After George Eastman cut ties with his chief emulsion-maker-turned-saboteur, Henry Reichenbach, the Kodak company started to falter. Some batches of film literally fell apart on the shelves. Others seemed fine, but yielded blurry, unprintable photos.
Eastman had tried to find a suitable replacement for Reichbach, but no one was able to make a stable emulsion at the volume he needed. Eastman was starting to get desperate.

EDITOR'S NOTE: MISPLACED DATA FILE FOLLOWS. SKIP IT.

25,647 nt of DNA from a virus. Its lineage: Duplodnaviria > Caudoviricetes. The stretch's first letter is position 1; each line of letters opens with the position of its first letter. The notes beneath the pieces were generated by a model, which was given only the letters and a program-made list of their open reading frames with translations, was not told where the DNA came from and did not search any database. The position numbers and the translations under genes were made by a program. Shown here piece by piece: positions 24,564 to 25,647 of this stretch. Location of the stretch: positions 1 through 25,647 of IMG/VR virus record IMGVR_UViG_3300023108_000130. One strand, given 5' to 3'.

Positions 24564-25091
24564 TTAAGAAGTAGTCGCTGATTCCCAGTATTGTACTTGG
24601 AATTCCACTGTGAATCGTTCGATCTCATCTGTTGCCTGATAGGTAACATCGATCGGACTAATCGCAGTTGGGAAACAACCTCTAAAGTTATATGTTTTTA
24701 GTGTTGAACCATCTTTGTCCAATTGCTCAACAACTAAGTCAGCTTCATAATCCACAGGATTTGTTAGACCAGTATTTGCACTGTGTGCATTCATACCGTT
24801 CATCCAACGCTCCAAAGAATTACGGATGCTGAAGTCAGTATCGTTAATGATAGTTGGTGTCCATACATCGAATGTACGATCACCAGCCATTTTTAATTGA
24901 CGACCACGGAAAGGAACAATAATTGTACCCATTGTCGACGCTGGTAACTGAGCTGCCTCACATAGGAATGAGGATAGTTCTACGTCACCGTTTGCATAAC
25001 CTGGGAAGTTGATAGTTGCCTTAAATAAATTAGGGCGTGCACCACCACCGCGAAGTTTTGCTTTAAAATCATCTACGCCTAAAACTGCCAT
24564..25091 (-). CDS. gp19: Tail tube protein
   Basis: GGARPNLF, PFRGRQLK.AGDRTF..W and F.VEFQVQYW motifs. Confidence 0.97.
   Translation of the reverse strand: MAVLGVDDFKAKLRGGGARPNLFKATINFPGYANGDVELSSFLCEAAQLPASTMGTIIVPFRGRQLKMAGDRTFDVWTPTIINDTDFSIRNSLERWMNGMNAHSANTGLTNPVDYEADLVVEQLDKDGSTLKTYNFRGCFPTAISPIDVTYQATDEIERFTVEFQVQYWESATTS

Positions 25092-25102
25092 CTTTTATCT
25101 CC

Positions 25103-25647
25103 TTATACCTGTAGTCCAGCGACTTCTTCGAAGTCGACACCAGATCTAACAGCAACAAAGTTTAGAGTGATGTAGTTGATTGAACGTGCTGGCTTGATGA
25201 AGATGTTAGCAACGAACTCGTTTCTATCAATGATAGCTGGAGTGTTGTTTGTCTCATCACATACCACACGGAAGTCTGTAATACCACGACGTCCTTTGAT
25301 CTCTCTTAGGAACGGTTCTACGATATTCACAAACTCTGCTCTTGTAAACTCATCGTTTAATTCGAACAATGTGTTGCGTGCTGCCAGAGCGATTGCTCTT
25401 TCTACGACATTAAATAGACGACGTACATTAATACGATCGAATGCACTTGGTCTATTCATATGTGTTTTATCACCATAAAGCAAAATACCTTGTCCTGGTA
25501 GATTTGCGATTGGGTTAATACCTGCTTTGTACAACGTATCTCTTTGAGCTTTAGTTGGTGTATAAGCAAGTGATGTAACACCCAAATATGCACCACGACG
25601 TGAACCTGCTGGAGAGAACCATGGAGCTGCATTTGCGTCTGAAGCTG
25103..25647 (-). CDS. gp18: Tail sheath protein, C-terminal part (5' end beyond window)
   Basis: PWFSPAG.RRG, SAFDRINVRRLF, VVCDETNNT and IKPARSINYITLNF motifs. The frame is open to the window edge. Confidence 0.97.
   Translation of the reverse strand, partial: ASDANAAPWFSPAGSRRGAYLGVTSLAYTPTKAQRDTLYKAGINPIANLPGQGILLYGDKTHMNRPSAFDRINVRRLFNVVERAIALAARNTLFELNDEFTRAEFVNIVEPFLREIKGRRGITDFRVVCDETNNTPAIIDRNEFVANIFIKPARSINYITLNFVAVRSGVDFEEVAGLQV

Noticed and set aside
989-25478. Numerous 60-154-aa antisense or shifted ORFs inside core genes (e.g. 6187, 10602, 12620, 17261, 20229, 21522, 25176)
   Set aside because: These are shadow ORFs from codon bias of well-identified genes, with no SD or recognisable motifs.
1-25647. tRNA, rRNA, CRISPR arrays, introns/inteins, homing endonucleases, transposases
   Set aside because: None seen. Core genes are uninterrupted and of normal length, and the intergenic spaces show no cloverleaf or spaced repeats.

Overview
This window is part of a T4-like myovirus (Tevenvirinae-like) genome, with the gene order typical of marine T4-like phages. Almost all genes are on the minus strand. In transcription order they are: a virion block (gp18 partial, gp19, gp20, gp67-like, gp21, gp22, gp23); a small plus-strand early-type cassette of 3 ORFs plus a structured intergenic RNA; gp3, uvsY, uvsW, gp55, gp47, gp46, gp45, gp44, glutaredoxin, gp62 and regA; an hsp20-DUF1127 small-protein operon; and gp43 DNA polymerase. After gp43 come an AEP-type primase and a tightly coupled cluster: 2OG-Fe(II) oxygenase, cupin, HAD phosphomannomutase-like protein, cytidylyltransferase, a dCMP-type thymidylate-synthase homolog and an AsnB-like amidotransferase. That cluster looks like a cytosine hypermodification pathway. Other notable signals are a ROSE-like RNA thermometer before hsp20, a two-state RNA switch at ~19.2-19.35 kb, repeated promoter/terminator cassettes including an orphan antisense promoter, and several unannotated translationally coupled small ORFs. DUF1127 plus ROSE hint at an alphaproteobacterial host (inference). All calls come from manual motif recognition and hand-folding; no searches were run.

He knew that if he didn’t fix his film fast, his Kodak cameras would never amount to more than a passing fad. Eastman wasn’t just looking to get rich and get out. He was after a legacy that would stand the test of time. In order to do that, Eastman would not only have to make his product reliable, he’d have to continually innovate — constantly turning out one new demographically-targeted product after another. In the end, this strategy would make Kodak a household name, and then doom it to obsolescence.